The Parliament has 250 members representing the 50 of the 54 AU member States that have ratified the Protocol establishing it. Each country’s representatives are currently elected legislators in their own States, rather than being elected directly by the people of AU member States to the Parliament. The Parliament functions through 10 permanent committees to coordinate its affairs.  

At ALAMAU 2016, the Pan African Parliament will be composed of 30 representatives of AU member states developing a framework to promote accountability and transparency in public governance.

Topic: Promoting Rule of Law, Accountability and Transparency in Public Governance

Between 1990 and 2005, Africa progressed from being a sinking to a “rising” continent, a change not deterred by the 2008-2010 global recession. This is attributable to much improved governance systems across the continent. New accountability frameworks for monitoring capacity development and support programmes like the African Peer Review Mechanism have been introduced, and there have been actions taken to improve the prevalence of good governance on the continent. However, in parallel to this, as shown in the 2013 Africa Progress Report, lack of transparency is particularly harmful in Africa because it leads to inefficient and inequitable use of the continent’s huge resources of oil, gas and minerals. In Africa, poor governance has led to poor economic growth and it is manifested through corruption, political instability, ineffective rule of laws and weak institutions. Thus, African states need to get governance right in order to pull citizens out of poverty. Consequently, it should be stressed that in order to utilize economic opportunities successfully, private and governmental institutions are required and this in turn requires effective good governance.  On the flip side, for good governance to prevail, institutions that promote checks and balances within government are required.

While business governance has been steadily improving in Africa, corruption and lack of transparency remain pervasive concerns, undermining social, economic and political progress at many levels.  One of the pertinent issues of good governance lies in elections; opposition parties routinely lack access to resources and security, thus undermining the effectiveness of the electoral process. As such, in order to promote inclusive and sustainable development, there is an urgent need to institute good governance practices at all levels of public governance.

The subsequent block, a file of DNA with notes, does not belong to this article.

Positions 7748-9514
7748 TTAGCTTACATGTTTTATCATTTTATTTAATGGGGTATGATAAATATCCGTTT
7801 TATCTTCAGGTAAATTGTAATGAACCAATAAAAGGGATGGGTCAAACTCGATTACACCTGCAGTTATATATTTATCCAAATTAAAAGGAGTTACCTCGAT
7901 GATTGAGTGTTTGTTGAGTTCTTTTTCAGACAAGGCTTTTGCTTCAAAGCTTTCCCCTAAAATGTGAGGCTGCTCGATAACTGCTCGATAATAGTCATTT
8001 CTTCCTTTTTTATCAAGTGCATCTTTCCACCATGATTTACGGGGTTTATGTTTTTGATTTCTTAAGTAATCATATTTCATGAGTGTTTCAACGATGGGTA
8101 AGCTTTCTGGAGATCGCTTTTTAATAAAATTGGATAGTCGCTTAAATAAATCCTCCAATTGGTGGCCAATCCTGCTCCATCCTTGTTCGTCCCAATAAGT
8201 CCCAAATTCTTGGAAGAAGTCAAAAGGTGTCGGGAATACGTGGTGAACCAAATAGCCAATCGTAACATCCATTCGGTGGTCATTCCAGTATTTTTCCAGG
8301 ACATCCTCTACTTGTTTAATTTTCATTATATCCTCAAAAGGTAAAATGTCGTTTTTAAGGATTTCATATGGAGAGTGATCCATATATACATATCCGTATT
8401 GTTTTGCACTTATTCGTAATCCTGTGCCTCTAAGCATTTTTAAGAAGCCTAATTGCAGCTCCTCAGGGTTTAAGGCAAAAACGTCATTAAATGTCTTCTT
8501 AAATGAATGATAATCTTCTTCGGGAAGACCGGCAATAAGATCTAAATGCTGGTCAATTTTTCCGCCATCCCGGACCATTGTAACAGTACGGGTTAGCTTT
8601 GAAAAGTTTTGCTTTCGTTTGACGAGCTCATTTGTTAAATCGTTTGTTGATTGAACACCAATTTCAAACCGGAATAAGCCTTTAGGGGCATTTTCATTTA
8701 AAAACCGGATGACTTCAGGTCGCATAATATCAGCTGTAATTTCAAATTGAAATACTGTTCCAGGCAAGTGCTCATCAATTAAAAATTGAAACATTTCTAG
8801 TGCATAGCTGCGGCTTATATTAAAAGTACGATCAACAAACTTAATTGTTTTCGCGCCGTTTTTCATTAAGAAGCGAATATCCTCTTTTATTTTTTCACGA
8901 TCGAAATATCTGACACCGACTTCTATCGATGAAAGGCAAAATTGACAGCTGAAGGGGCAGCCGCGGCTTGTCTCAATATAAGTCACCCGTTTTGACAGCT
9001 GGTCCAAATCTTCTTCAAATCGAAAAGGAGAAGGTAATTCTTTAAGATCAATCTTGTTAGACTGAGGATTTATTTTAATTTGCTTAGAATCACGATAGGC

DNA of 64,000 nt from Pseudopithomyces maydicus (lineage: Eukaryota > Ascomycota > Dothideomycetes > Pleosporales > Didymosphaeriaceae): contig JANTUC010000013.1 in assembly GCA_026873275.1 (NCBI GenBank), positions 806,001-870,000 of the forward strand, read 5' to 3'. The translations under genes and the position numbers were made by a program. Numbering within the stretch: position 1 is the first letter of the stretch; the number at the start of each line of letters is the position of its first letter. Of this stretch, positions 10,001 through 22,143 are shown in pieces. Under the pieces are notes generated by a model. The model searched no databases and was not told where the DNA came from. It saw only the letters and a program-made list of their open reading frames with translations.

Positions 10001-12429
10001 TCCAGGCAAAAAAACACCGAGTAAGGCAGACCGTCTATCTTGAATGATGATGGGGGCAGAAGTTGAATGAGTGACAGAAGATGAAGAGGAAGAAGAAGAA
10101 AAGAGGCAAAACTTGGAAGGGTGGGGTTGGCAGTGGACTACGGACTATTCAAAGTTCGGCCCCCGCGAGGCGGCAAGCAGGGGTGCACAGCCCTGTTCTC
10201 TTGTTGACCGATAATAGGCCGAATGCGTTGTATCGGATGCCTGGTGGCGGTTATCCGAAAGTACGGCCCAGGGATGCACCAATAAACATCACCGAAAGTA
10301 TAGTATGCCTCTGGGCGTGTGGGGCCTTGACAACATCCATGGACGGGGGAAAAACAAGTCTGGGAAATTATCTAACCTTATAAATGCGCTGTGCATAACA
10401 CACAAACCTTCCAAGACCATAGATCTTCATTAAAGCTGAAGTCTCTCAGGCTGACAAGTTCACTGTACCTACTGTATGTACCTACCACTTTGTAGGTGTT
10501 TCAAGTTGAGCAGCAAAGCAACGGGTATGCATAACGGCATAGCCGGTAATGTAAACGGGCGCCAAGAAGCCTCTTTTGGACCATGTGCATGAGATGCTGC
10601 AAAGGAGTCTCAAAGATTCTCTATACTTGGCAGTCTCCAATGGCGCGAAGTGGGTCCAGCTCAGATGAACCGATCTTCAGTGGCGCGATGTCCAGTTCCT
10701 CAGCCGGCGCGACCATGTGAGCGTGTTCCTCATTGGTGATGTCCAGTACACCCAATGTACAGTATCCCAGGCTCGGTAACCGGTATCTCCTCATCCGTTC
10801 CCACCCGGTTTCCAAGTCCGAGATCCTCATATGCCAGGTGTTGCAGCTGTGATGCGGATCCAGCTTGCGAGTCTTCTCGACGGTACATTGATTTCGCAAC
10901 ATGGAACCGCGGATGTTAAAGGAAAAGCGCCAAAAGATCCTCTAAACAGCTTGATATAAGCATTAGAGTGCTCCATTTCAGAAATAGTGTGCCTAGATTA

About the Peace and Security Council

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The Peace and Security Council (PSC) is the organ of the African Union that is responsible for promoting and maintaining peace, security and stability in Africa and for the management of catastrophes and humanitarian actions. It is considered as the structure responsible for enforcing the African Union’s decisions, mainly through preventive diplomacy and armed intervention in the cases of war crimes, genocide, and severe acts of terrorism.

Not only does it take the lead in identifying threats to the peace of the continent, it also undertakes peace-making and peace-building actions in order to anticipate conflicts and disputes. It establishes peace support operations and, in certain circumstances, recommends intervention to promote peace, security and stability. The PSC aims at promoting democratic practices, good governance, the rule of law, protection of human rights and fundamental freedoms, respect for the sanctity of human life and international humanitarian law.

The Peace And Security Council is the successor to the Organization of African Union’s (OAU) Central Organ of the Mechanism for Conflict Prevention, Management and Resolution, and is composed of 15 members, all elected by the AU Executive Council.